© 1998 Allyn D. Nevitt

IJN Kisaragi: Tabular Record of Movement

MUTSUKI-class (12 ships) profile (Ships of the World)

@Updated - July 29, 2009 - Allyn Nevitt

@Revised - Allyn Nevitt with Anthony Tully - July 2014

Name Translation: "February" (poetic), “Second Month of Lunar Calendar”

5 June 1935:
Launched at Maizuru Navy Yard.

21 December 1925:

Initial Command Structure:

Ship's captain: Lieutenant Commander Ogawa Yoichiro [57] (prev. C.O. SANAE). Assigned to Desdiv 30 (MUTSUKI, KISARAGI, YAYOI, MOCHIZUKI). Desdiv 30 assigned to Desron 6, Fourth Fleet.

29 November-3 December 1941:

Desdiv 30 steamed with Desron 6 from Truk to Kwajalein.

8 December:

Departed Kwajalein, then with first Wake Island invasion force led by ComDesRon 6 Rear Admiral (Vice Admiral, posthumously) Kajioka Sadamichi's (39) flagship YUBARI. Force comprised of CruDiv 18 light cruisers TATSUTA and TENRYU, DesDiv 29's OITE and HAYATE, DesDiv 30 (MUTSUKI, KISARAGI, YAYOI, MOCHIZUKI) , two converted destroyer transports, submarine depot ship JINGEI, armed merchant cruiser KONGO MARU and transport KINRYU MARU.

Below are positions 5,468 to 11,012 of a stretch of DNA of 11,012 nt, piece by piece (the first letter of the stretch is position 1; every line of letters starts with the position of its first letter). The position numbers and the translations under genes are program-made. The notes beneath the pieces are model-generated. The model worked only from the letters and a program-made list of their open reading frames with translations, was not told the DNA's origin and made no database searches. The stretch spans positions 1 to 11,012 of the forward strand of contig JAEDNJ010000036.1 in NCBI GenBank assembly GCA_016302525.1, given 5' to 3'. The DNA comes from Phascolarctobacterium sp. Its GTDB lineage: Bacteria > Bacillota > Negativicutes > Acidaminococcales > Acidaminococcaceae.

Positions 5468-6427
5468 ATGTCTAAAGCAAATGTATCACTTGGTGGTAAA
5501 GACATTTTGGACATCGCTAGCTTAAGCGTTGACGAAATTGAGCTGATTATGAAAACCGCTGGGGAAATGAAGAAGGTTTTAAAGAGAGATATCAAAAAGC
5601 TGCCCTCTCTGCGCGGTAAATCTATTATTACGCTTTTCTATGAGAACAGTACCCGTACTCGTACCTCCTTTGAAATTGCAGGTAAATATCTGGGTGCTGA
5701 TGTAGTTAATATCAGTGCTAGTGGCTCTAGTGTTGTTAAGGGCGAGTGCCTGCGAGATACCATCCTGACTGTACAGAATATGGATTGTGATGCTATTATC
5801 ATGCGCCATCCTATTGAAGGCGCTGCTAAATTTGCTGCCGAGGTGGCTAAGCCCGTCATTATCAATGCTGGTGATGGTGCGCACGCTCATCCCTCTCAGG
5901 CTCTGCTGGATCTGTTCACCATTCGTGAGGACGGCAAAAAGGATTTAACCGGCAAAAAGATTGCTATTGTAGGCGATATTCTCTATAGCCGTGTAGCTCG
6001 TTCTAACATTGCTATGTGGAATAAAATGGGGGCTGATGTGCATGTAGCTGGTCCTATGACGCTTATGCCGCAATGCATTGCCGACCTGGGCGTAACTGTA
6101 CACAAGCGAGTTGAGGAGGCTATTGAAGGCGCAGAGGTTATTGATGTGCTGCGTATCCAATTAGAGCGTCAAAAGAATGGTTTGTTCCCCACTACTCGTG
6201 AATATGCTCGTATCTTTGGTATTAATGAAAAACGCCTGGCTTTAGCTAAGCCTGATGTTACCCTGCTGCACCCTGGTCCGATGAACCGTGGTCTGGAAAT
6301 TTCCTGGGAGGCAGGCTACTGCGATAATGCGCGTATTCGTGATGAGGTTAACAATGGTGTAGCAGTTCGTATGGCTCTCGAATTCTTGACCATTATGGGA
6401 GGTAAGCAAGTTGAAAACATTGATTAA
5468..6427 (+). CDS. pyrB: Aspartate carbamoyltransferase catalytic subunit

11 December:
Sunk: by U.S. Marine aircraft 30 miles southwest of Wake Island (18-55 N, 166-17 E). The initial pre-landing bombardment attempt ended in disaster, with destroyer HAYATE being sunk by gunfire. YAYOI, MUTSUKI and KISARAGI of Desdiv 30 made an abortive attempt to bombard Peale and Wilkes Islands but broke off when YAYOI was hit by shellfire. [1] Due to air attack and the shore batteries, Invasion Commander Kaijioka ordered the landings suspended and surface forces to retire. While thus engaged, KISARAGI came under air attack. About 0537 a bomb struck which blew off most of her bridge. At 0542 she upended sharply and sank so swiftly that all hands, including Lt.Cdr.Ogawa and 156 men were lost.[2]

15 January 1942:

Removed from Navy List.

[1] This gunfire came from Peale Island. U.S. sources show 1st Lt Woodrow W. Kessler's Battery "B" 5-inch scored the hit.

[2] There is notabe discrepancy in accounts of Kisaragi's loss. Another version says an initial bomb hit started fires that then reportedly led to explosion of depth charges (eyewitnesses dispute this, saying fatal blast originated amidships). Crew apparently fought a losing battle against internal fires for some time – Kisaragi's attackers had time to land back at Wake, refuel and re-arm, and return to find her still smoking and wallowing – before she suddenly blew up and sank before their eyes. Other accounts say strafing fire set off the volatile Type-95 charges on the stern, but the observed circumstances make this less likely. U.S. sources allege this was due to 100-lb bomb dropped by Captain Henry T. Elrod, USMC of VMF-211.

Special thanks are due to Anthony Tully in preparing this TROM,and to Lu Yu for translations from Senshi Sosho. Credits to Bob Hackett, Sander Kingsepp, and Bill Somerville, for entries derived from their works.

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